X

Quality Statement

Pacific Biosciences is committed to providing high-quality products that meet customer expectations and comply with regulations. We will achieve these goals by adhering to and maintaining an effective quality-management system designed to ensure product quality, performance, and safety.

X

Image Use Agreement

By downloading, copying, or making any use of the images located on this website (“Site”) you acknowledge that you have read and understand, and agree to, the terms of this Image Usage Agreement, as well as the terms provided on the Legal Notices webpage, which together govern your use of the images as provided below. If you do not agree to such terms, do not download, copy or use the images in any way, unless you have written permission signed by an authorized Pacific Biosciences representative.

Subject to the terms of this Agreement and the terms provided on the Legal Notices webpage (to the extent they do not conflict with the terms of this Agreement), you may use the images on the Site solely for (a) editorial use by press and/or industry analysts, (b) in connection with a normal, peer-reviewed, scientific publication, book or presentation, or the like. You may not alter or modify any image, in whole or in part, for any reason. You may not use any image in a manner that misrepresents the associated Pacific Biosciences product, service or technology or any associated characteristics, data, or properties thereof. You also may not use any image in a manner that denotes some representation or warranty (express, implied or statutory) from Pacific Biosciences of the product, service or technology. The rights granted by this Agreement are personal to you and are not transferable by you to another party.

You, and not Pacific Biosciences, are responsible for your use of the images. You acknowledge and agree that any misuse of the images or breach of this Agreement will cause Pacific Biosciences irreparable harm. Pacific Biosciences is either an owner or licensee of the image, and not an agent for the owner. You agree to give Pacific Biosciences a credit line as follows: "Courtesy of Pacific Biosciences of California, Inc., Menlo Park, CA, USA" and also include any other credits or acknowledgments noted by Pacific Biosciences. You must include any copyright notice originally included with the images on all copies.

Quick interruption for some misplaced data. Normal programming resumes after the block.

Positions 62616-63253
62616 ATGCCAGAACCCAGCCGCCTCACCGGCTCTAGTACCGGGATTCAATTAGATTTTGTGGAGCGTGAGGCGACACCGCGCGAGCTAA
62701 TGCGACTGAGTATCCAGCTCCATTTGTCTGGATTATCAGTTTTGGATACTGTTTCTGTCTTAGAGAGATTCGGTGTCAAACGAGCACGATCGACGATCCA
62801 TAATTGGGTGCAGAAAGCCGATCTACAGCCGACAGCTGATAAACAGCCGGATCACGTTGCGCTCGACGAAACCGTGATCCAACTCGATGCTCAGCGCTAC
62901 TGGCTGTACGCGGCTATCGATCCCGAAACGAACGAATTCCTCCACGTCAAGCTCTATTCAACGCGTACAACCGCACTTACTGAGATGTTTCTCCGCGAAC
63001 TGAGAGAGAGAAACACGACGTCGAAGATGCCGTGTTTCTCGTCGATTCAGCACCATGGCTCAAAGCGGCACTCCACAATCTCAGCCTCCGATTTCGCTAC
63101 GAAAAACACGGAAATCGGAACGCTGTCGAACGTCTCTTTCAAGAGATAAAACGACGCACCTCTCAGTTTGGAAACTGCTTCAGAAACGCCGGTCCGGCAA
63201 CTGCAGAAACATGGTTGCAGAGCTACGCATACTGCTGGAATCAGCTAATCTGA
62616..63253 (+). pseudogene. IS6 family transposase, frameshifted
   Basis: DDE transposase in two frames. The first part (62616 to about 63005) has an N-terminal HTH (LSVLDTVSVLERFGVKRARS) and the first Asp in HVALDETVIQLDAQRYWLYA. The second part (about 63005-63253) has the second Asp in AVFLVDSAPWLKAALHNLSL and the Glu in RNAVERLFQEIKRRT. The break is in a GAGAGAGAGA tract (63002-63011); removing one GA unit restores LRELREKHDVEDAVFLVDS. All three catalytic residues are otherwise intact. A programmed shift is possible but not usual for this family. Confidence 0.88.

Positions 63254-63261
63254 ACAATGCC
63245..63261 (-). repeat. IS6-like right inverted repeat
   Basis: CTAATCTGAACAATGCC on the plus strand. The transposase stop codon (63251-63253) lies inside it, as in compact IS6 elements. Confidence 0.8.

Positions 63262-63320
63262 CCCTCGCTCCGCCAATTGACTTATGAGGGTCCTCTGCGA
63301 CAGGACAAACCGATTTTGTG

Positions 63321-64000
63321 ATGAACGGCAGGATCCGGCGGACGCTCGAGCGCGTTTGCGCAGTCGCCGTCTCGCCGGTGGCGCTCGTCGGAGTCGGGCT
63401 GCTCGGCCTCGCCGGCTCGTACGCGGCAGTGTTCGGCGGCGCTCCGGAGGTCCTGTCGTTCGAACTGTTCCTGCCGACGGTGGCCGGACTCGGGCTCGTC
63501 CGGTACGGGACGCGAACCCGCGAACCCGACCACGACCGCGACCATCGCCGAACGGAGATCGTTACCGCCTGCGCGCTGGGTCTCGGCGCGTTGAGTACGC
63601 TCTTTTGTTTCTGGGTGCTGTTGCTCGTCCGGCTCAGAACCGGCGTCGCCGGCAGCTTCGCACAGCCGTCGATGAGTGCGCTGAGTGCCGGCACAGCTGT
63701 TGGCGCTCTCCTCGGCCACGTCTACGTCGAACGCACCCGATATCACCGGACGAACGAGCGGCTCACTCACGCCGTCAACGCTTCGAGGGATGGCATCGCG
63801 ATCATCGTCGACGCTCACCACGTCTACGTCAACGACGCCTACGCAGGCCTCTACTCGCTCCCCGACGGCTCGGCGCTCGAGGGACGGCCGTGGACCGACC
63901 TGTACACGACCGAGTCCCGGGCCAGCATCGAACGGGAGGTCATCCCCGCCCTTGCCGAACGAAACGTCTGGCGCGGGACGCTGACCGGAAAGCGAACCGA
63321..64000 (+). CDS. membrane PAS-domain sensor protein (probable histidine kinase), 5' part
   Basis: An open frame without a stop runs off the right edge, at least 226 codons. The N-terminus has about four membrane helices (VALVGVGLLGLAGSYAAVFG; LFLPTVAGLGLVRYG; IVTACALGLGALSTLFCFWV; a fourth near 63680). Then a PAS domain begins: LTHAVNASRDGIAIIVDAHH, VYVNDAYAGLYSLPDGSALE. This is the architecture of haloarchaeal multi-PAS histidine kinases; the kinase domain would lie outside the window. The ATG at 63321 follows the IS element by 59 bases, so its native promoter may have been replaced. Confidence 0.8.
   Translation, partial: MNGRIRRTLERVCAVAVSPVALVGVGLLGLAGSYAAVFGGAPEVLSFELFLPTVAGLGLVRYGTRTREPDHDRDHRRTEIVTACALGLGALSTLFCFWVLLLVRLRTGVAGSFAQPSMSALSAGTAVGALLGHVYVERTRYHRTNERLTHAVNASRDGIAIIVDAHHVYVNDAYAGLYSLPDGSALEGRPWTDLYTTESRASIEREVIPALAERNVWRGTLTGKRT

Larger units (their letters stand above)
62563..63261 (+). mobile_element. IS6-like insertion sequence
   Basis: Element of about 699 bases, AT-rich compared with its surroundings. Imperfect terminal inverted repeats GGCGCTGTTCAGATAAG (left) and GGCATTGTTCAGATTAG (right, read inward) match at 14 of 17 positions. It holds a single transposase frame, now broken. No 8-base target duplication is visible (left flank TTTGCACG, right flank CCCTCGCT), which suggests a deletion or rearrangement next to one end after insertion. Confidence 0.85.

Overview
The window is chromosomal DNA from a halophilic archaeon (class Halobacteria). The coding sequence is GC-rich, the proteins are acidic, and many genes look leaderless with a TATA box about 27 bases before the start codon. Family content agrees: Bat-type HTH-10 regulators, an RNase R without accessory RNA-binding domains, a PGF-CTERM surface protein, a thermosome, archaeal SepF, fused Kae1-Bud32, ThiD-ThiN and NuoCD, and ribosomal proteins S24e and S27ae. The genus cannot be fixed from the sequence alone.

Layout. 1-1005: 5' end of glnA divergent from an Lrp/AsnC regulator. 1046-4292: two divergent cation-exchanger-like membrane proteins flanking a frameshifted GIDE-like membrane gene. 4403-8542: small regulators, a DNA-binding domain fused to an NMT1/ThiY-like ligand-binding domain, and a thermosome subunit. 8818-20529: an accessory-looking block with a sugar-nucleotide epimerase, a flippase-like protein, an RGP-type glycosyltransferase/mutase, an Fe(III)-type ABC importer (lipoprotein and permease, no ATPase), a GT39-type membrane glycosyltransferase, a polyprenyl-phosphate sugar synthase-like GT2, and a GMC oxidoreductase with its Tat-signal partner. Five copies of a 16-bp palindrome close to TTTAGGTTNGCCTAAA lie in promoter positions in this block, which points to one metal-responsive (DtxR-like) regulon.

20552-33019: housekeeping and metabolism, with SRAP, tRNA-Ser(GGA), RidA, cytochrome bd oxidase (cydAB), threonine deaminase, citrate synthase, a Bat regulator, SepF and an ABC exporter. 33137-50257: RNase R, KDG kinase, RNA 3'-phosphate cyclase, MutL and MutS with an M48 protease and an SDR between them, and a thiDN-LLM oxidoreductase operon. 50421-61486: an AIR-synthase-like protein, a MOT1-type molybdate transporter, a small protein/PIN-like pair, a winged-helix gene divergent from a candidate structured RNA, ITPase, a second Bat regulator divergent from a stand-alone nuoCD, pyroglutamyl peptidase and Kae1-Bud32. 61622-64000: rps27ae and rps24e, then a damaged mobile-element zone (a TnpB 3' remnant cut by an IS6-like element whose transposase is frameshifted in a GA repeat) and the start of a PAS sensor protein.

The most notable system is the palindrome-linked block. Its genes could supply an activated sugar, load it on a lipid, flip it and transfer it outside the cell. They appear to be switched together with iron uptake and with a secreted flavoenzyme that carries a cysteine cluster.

IMAGES ARE PROVIDED BY Pacific Biosciences ON AN "AS-IS" BASIS. Pacific Biosciences DISCLAIMS ALL REPRESENTATIONS AND WARRANTIES, EXPRESS, IMPLIED OR STATUTORY, INCLUDING, BUT NOT LIMITED TO, NON-INFRINGEMENT, OWNERSHIP, MERCHANTABILITY AND FITNESS FOR A PARTICULAR PURPOSE. IN NO EVENT SHALL Pacific Biosciences BE LIABLE FOR ANY DIRECT, INDIRECT, INCIDENTAL, PUNITIVE, OR CONSEQUENTIAL DAMAGES OF ANY KIND WHATSOEVER WITH RESPECT TO THE IMAGES.

You agree that Pacific Biosciences may terminate your access to and use of the images located on the PacificBiosciences.com website at any time and without prior notice, if it considers you to have violated any of the terms of this Image Use Agreement. You agree to indemnify, defend and hold harmless Pacific Biosciences, its officers, directors, employees, agents, licensors, suppliers and any third party information providers to the Site from and against all losses, expenses, damages and costs, including reasonable attorneys' fees, resulting from any violation by you of the terms of this Image Use Agreement or Pacific Biosciences' termination of your access to or use of the Site. Termination will not affect Pacific Biosciences' rights or your obligations which accrued before the termination.

I have read and understand, and agree to, the Image Usage Agreement.

I disagree and would like to return to the Pacific Biosciences home page.

Pacific Biosciences
Contact:
October 1, 2018

Comparative analyses of CTX prophage region of Vibrio cholerae seventh pandemic wave 1 strains isolated in Asia.

Vibrio cholerae O1 causes cholera, and cholera toxin, the principal mediator of massive diarrhea, is encoded by ctxAB in the cholera toxin (CTX) prophage. In this study, the structures of the CTX prophage region of V. cholerae strains isolated during the seventh pandemic wave 1 in Asian countries were determined and compared. Eighteen strains were categorized into eight groups by CTX prophage region-specific restriction fragment length polymorphism and PCR profiles and the structure of the region of a representative strain from each group was determined by DNA sequencing. Eight representative strains revealed eight distinct CTX prophage regions with various combinations…

Read More »

August 24, 2018

Large scale changes in host methylation patterns induced by IncA/C plasmid transformation in Vibrio cholerae

DNA methylation is a central epigenetic modification and has diverse biological functions in eukaryotic and prokaryotic organisms alike. The IncA/C plasmid genomes are approximately 150kb in length and harbour three methylase genes, two of which demonstrate cytosine specificity. Transformation of the Vibrio cholerae strain C6706 with the IncA/C plasmid pVC211 resulted in a significant relabelling of the methylation patterns on the host chromosomes. The new methylation patterns induced by transformation with IncA/C plasmid were accepted by the restriction enzymes of the hosttextquoterights restriction modification (RM) system. These data uncover a novel mechanism by which plasmids can be compatible with a…

Read More »

July 1, 2018

Redefinition and unification of the SXT/R391 family of integrative and conjugative elements.

Integrative and conjugative elements (ICEs) of the SXT/R391 family are key drivers of the spread of antibiotic resistance in Vibrio cholerae, the infectious agent of cholera, and other pathogenic bacteria. The SXT/R391 family of ICEs was defined based on the conservation of a core set of 52 genes and site-specific integration into the 5' end of the chromosomal gene prfC Hence, the integrase gene int has been intensively used as a marker to detect SXT/R391 ICEs in clinical isolates. ICEs sharing most core genes but differing by their integration site and integrase gene have been recently reported and excluded from…